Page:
Gero Miesenböck FRS
Waynflete Professor of Physiology, Wellcome Investigator
Gero Miesenböck studied medicine at the University of Innsbruck in his native Austria and did postdoctoral research at Memorial Sloan-Kettering Cancer Center in New York. He was on the faculty of Memorial Sloan-Kettering Cancer Center and Yale University before coming to Oxford in 2007. Gero is the founding director of the CNCB.
Gero has invented and developed many of the optogenetic techniques used for visualizing and controlling nerve cells with light. He has also been a pioneer in the use of flies to study neural circuits.
As the current Waynflete Professor of Physiology do you feel that you are part of a tradition?
When I arrived in Oxford, my lab was housed in the Sherrington Building, named after perhaps the most famous Waynflete Professor of Physiology. In 1937, Charles Sherrington described the brain as 'an enchanted loom where millions of flashing shuttles weave a dissolving pattern, always a meaningful pattern though never an abiding one; a shifting harmony of subpatterns.' Despite the Victorian prose, Sherrington's vision of flashes of light signalling the activity of nerve cells contains a modern idea: that the brain could reveal its inner workings optically. Many of the technical aspects of my work revolve around this idea.
It's interesting that, as an avowed reductionist, you should start with the poetic.
Good poetry is also reductionist: it makes complex thought or sentiment elemental. I in fact wanted to become a writer for a very long time. My father was a classicist, and I was tempted to follow him into literature. But he was frustrated with his chosen profession, its subjective standards and its limited potential for discovery. He persuaded me, in strong terms, to choose science as the more exciting path. I started reading more and more science when I was at school and I became gripped by it. But I was gripped from an abstract point of view; I liked ideas and the way they were expressed and tested. I wasn't tinkering around with a chemistry set.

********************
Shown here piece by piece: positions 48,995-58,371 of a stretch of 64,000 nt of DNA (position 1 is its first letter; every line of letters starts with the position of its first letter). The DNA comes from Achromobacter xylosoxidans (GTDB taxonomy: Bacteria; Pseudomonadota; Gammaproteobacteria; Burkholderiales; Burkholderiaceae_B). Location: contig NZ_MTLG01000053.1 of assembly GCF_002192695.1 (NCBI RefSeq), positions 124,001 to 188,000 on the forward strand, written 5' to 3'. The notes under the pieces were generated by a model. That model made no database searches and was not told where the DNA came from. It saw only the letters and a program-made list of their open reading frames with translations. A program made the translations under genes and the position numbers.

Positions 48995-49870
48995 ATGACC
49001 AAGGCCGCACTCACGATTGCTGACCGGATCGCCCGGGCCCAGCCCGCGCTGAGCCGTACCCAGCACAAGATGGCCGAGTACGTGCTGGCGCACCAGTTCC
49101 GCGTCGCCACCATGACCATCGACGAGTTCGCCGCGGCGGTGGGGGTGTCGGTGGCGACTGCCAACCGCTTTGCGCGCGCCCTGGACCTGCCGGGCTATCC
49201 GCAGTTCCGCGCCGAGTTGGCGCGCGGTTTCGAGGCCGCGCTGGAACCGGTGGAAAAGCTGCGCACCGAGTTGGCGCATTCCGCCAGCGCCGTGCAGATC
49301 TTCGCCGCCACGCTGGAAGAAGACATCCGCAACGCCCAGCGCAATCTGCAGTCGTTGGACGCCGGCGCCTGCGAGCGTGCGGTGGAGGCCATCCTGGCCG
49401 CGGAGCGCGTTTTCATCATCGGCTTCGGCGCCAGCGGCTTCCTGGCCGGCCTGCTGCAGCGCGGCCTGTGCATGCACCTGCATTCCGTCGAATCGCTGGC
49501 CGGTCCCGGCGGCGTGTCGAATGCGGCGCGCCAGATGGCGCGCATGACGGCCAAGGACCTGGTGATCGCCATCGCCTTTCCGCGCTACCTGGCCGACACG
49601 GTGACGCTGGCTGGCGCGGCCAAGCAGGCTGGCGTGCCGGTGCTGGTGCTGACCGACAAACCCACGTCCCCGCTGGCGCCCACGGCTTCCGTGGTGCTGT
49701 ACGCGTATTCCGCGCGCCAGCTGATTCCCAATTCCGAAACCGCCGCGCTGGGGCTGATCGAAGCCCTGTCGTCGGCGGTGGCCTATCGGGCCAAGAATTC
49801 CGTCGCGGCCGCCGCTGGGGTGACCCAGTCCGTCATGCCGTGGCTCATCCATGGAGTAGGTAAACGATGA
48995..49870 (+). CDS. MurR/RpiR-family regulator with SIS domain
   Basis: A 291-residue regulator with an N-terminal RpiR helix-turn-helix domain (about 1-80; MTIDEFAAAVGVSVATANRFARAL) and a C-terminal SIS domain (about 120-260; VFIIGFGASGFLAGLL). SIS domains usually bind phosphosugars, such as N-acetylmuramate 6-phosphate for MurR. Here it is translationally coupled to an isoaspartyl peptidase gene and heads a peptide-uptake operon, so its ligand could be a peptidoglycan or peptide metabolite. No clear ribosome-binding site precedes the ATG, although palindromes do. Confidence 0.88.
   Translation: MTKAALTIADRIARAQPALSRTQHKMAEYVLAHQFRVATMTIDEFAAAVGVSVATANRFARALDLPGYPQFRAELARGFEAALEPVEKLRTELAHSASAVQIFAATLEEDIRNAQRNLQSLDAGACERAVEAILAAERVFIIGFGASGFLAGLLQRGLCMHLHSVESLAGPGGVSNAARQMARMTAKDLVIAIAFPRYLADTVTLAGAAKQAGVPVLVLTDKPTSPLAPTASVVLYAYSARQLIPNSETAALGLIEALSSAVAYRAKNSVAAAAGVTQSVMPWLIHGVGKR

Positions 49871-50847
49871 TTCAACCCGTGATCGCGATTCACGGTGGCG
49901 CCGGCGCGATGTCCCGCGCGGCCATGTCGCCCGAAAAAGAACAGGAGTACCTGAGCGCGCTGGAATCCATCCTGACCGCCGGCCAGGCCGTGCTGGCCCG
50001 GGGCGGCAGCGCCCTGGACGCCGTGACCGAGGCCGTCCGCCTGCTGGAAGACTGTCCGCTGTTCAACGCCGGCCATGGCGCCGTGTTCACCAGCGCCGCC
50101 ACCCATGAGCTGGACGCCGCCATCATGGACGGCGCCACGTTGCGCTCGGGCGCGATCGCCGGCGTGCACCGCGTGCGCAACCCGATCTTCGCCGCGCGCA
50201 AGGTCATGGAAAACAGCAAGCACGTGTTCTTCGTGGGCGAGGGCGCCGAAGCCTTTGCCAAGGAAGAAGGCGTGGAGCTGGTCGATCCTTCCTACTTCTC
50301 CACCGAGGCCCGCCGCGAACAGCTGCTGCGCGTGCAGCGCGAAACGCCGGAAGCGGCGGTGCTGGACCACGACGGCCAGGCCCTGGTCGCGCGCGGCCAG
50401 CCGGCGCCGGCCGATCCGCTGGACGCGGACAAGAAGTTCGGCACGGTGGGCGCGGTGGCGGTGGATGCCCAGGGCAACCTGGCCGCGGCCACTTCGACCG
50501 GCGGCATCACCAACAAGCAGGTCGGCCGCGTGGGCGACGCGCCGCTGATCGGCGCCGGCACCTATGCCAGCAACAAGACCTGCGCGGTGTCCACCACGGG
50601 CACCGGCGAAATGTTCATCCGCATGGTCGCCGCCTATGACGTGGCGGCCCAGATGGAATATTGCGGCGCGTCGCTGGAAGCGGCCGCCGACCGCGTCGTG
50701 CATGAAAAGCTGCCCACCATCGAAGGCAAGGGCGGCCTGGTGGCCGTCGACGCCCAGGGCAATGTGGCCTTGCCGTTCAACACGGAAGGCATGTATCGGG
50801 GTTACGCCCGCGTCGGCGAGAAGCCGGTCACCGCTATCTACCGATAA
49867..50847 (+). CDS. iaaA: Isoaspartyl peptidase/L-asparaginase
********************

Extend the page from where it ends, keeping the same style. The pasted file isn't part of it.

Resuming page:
Your father was clearly an early mentor. Were there others?
In 1989, I spent three months at the University of Umeå, near the Arctic Circle, to learn an experimental technique I needed for my dissertation. Unwisely, I had chosen winter for my visit. In the near-complete darkness of northern Sweden, our circadian clocks started to run free. People worked the strangest hours because it didn't matter when you went to bed or got up: it was nearly always dark. The only event that brought everyone together was our journal club—a weekly discussion of the scientific literature that is a fixture in many labs. There I came across papers that blew me away with their boldness and the beauty of their ideas. The papers were the work of James Rothman. I made up my mind right there that I wanted a postdoctoral position with Rothman.
So how did you get yourself out of Austria and over to America?
I wrote to Rothman a year or two later when I was finishing medical school. It didn't take long until a rejection letter arrived, in which my surname was spectacularly misspelled. Admittedly it is an unusual name, but 4 out of the 10 letters were incorrect. Come on! But I persisted. I visited Felix Wieland, a collaborator of Rothman's in Heidelberg, and he must have put in a word for me, because a few days later I got a phone call at midnight, and it was Rothman saying that he might have made a mistake. In 1992 I moved to the USA for what I thought would be two or three years and ended up staying for 15. Rothman took a risk on a complete unknown. I try to remember this nowadays when I get applications that seem to come out of nowhere, but may in fact be the result of years of reflection and preparation.
What was your first project in the Rothman lab?